Muji’s Gacha is unsexy and boring

Thoughts on Apple Car, Part 126

Design powerhouse Muji released a widely reported minibus concept, in collaboration with Sensible4.

The good things first:

  • The bus will start testing in Finnish cities by Q1/2019 – a larger national rollout is planned for 2020. That goes much further than most other autonomous concepts these days (including mine).
  • Sensible4 is also a great technology partner for a design company like Muji, because they specialize in nordic weather conditions for autonomy – and even coined their own unique marketing term for it: Snowtonomous.

However, I’m much more interested in the design of the vehicle and how it works, and here is where I have a few question marks – given that this is one of the first times an actual design company has laid their outside view onto an emerging autonomy use case.

Let’s get into it.

Why is this design better suited for cold weather than others?

Imagine heavy snowfall and windy conditions, which seem to be pretty common in Finland. How is this lady supported in any better way than with a traditional bus?

  • The praised „round“ design of the exterior creates angles on the sides of the bus that expose a lot of the interior when the doors are open. Imagine just a straight rain shower, and at least half a meter of the interior floor gets wet, making entry for an elderly lady even harder.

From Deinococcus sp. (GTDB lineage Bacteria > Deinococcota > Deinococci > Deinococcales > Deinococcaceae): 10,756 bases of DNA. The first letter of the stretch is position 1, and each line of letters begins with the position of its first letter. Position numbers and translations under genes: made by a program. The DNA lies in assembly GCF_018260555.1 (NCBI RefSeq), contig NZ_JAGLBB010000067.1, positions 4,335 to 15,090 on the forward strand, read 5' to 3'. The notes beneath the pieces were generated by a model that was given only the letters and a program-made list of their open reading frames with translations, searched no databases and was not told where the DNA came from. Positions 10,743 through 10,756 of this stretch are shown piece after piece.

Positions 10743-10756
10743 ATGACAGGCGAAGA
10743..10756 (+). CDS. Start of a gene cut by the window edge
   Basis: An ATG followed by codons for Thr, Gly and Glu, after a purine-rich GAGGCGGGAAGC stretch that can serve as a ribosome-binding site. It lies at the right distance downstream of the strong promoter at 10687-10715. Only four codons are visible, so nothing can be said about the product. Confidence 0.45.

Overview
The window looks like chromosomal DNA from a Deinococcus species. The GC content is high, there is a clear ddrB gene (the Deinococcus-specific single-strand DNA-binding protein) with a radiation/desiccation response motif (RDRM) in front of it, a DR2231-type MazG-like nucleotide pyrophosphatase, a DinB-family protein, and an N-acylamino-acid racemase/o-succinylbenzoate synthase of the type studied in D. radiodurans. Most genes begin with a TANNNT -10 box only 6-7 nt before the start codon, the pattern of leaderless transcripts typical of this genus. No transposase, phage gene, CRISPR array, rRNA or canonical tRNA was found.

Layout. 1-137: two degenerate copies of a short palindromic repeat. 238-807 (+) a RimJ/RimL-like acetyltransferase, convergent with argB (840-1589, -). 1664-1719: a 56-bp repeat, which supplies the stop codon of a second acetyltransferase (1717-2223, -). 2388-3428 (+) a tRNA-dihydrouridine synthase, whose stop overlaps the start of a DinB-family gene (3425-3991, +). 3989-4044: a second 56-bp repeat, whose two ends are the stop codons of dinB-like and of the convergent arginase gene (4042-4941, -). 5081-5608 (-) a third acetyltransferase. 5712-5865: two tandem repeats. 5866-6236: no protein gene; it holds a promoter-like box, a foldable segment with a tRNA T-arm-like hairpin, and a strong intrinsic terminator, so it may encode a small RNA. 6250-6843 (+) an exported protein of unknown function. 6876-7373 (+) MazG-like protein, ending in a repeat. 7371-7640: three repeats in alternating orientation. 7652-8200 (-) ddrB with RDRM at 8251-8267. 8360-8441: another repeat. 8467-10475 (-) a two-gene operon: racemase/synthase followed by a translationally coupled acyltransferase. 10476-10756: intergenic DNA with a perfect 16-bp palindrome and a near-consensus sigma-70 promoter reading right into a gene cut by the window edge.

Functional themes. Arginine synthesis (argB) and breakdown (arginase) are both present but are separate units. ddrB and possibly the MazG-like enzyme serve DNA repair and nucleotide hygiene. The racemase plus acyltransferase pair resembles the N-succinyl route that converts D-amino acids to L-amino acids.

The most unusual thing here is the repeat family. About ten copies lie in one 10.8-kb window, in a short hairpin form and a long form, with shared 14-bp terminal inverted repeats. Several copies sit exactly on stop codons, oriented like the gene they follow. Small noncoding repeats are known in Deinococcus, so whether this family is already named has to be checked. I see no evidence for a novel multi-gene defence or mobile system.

• The doors open so widely that, in a snow storm, the cold weather would easily impact the interior climate for the, let’s say, 20 seconds the doors are open for the lady to step in. My estimate is that the open doors create a six squaremeter hole into the bus.
  • Lastly, one of the first thoughts of a „weather-proof“ vehicle would be an expanding roof that spans over the entrance when the doors are open and a person gets in. I truly miss these kinds of special features in a concept for nordic conditions.

How does the interior differ from any other bus?

The dominating handle bars, the uninspiring blue cushions of the seats, the the ambient lighting, the screens on top — how are these design decisions different than any other bus?

Having big windows is a good choice, not that it’s new, but isn’t that one of the things you’d reconsiders when designing for the icy cold? How is the bus sufficiently heated, again thinking of the amount of cold coming in and heat going out through the ceiling-high door openings?

I can’t find any of the praised simplistic choices, or inspiring designs in these renderings. Maybe it’s different when it actually moves, but so far this concept is boring, unsexy and unfriendly to my eyes.

Finally, the name. Don’t call it Gacha. It doesn’t work, especially in different languages.